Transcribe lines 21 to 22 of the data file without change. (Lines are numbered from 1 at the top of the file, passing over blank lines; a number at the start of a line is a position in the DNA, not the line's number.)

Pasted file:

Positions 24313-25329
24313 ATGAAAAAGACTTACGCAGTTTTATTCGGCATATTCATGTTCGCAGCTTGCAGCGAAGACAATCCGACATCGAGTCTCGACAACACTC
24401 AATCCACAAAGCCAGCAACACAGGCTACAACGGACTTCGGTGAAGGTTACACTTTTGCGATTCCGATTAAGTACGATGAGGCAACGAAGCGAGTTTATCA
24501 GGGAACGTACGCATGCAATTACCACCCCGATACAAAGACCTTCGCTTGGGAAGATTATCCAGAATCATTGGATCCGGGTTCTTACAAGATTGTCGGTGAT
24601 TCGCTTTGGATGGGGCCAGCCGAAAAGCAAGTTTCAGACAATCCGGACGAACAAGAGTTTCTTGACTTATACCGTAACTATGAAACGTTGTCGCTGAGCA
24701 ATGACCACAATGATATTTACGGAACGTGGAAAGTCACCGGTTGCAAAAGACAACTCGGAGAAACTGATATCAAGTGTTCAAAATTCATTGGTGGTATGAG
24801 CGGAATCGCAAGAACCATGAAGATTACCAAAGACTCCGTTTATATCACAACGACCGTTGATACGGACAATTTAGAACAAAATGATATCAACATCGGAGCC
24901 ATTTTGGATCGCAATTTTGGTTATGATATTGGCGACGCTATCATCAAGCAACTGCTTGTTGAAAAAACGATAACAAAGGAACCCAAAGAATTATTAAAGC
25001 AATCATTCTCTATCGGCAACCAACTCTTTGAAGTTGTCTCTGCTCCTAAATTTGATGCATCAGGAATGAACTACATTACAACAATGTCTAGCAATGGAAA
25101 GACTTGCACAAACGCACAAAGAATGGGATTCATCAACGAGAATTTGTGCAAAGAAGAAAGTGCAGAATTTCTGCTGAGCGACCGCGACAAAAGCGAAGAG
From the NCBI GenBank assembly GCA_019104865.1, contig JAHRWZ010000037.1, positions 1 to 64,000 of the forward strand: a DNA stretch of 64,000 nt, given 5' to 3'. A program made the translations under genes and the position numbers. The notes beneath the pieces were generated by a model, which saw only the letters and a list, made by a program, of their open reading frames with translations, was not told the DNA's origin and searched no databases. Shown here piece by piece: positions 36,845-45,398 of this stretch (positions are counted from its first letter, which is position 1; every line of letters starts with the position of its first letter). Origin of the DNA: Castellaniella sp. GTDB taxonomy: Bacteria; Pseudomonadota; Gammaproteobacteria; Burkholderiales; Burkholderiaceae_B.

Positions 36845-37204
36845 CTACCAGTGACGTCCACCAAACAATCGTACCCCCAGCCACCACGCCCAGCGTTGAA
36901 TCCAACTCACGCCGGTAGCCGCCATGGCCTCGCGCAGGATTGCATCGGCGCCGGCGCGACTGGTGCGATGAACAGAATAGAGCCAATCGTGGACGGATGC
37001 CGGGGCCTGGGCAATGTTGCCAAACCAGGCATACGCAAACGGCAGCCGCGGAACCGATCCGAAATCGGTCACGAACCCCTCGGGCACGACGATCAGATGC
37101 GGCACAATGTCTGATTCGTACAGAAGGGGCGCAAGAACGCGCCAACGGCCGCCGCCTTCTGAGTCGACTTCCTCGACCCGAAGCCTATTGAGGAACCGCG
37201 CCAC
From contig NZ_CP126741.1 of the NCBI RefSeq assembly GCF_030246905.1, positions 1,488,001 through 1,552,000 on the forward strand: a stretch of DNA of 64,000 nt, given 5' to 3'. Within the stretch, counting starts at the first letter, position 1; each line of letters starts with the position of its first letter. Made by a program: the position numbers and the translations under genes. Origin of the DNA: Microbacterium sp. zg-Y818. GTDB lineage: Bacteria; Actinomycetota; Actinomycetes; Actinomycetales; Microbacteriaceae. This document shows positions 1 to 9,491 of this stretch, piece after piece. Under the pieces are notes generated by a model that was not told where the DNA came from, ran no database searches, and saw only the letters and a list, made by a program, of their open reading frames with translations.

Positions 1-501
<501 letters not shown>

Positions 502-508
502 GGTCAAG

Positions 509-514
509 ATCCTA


Positions 502-508
502 GGTCAAG